So I took an AP apart today because I needed some pics of internals. Thought I’d share with all a little nugget or two.
Most WLAN APs have three common components:
- Radio chipset
- Ethernet Port
In addition, they will have a CPU, memory and filters. Batteries are often used to retain configuration settings when disconnected from power. The slide shows the internals of the WAP371.
The WAP371 uses the Broadcom BCM43460 chipset, which is a 3×3:3 802.11ac. The AP vendor may not implement the full capabilities of a chipset. Implementing reduced capabilities may be driven by:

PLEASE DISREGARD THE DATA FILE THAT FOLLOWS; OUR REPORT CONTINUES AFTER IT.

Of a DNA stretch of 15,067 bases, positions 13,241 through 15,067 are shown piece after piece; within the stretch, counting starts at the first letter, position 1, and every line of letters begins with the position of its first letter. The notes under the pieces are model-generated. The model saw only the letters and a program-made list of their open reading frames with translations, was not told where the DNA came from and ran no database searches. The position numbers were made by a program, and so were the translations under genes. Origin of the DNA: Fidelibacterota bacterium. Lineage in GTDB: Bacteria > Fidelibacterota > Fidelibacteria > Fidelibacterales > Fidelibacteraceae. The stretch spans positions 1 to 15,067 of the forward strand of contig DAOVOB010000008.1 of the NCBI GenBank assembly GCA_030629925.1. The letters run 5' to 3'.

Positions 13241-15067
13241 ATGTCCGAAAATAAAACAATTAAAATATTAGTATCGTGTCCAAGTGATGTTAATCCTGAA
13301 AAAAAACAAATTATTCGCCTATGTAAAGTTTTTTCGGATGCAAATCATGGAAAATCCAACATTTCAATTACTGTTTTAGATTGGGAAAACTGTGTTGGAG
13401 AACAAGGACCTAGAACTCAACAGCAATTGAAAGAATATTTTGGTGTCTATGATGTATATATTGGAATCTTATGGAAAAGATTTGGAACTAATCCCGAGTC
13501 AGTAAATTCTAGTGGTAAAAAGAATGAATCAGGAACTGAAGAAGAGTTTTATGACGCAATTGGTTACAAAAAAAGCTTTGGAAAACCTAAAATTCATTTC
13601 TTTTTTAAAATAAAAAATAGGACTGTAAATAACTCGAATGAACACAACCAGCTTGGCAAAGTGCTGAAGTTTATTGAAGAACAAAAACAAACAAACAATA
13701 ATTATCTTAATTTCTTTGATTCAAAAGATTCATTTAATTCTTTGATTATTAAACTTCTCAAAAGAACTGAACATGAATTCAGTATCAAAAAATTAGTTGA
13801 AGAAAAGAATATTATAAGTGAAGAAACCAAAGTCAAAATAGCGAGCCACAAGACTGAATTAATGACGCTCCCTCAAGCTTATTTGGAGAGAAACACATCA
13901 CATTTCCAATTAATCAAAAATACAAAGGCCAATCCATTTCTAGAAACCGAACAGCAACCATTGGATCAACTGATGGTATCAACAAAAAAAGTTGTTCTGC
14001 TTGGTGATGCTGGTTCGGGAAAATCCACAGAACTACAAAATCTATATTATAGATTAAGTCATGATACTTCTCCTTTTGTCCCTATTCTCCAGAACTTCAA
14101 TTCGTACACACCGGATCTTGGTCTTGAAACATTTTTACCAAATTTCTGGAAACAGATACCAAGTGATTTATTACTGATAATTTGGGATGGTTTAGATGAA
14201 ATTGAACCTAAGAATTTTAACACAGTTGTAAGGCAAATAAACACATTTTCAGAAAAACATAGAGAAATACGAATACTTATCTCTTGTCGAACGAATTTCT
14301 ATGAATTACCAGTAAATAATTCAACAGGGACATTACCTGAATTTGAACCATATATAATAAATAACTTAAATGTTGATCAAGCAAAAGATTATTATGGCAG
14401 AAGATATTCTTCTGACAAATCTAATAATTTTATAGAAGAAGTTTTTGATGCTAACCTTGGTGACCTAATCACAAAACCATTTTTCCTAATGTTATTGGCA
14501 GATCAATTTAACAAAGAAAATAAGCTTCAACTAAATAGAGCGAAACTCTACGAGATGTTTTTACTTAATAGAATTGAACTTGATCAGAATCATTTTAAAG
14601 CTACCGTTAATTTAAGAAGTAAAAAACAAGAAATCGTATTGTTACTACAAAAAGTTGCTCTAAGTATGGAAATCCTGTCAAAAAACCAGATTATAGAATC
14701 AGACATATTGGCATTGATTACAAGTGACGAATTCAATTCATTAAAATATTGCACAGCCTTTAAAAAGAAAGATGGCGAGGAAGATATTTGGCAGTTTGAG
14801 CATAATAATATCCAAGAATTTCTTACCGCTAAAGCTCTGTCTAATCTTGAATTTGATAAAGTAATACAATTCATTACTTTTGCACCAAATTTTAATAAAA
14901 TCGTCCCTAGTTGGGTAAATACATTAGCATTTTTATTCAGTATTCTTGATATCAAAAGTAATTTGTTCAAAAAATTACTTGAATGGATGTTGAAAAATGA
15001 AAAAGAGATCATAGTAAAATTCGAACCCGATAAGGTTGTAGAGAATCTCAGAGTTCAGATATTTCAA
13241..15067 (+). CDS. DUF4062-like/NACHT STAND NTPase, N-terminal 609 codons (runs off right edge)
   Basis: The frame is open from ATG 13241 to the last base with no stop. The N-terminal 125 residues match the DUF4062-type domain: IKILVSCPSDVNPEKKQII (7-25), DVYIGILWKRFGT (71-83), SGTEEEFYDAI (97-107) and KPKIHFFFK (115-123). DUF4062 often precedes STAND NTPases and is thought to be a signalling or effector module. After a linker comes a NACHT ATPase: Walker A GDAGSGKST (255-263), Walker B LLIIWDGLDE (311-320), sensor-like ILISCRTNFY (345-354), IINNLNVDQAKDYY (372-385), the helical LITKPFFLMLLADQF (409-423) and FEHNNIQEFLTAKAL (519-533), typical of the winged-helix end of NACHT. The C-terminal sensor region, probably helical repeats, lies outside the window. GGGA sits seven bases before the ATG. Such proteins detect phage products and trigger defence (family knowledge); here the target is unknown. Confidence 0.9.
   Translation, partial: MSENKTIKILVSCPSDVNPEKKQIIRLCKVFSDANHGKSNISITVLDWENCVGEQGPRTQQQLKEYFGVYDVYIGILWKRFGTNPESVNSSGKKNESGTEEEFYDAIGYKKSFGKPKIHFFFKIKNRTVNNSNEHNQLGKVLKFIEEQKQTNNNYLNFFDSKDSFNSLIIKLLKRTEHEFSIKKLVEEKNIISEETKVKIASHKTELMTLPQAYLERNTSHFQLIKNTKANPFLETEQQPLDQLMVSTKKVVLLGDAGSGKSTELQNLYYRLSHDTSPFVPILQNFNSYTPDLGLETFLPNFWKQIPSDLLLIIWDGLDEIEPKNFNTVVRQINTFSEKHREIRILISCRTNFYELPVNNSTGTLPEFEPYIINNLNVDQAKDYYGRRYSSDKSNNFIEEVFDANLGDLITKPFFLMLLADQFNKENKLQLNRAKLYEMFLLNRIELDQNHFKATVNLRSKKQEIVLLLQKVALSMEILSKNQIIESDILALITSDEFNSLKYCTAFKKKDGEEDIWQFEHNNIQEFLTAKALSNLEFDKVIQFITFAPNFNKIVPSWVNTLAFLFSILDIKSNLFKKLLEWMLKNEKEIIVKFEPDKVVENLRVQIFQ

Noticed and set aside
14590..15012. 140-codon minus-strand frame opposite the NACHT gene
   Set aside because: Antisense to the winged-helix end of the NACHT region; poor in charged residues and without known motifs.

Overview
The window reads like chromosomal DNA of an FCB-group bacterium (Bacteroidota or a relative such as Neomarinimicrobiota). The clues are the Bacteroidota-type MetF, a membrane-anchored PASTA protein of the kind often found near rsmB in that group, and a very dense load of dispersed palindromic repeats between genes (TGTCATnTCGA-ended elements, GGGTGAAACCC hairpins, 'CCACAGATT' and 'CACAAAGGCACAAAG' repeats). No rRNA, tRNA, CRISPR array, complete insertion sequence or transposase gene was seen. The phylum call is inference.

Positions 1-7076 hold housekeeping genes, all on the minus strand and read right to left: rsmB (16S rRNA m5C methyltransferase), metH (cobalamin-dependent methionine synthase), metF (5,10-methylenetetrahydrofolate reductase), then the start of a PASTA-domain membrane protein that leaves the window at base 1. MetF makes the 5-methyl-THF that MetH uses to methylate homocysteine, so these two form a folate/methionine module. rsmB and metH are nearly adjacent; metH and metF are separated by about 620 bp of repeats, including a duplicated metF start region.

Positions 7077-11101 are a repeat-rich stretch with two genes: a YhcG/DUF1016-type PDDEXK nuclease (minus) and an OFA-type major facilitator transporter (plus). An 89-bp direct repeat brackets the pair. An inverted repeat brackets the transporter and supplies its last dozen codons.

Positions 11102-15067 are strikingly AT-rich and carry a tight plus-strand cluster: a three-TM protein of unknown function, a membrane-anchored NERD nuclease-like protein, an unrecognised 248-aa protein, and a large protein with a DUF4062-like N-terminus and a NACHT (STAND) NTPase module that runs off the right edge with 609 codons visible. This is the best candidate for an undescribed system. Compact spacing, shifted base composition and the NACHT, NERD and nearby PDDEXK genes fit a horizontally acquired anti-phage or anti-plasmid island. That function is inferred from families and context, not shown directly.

- Reduced manufacturing costs.
- Reduction in power requirements.
- Use of early chipsets and rapid entry to market.
The BCM43460 was an early release based on the 802.11ac draft. It is a three stream chipset and supports up to 80 MHz channels in 5 GHz and 802.11n capabilities in 2.4 GHz. The chipset support airtime fairness and transmit beamforming. Without specifying exact details, Broadcom states that it has “full IEEE 802.11a/b/g/n legacy compatibility with enhanced performance.”
By the way, the chip in the image labeled LDT0579 from LinkCom is the PoE power transformer chip.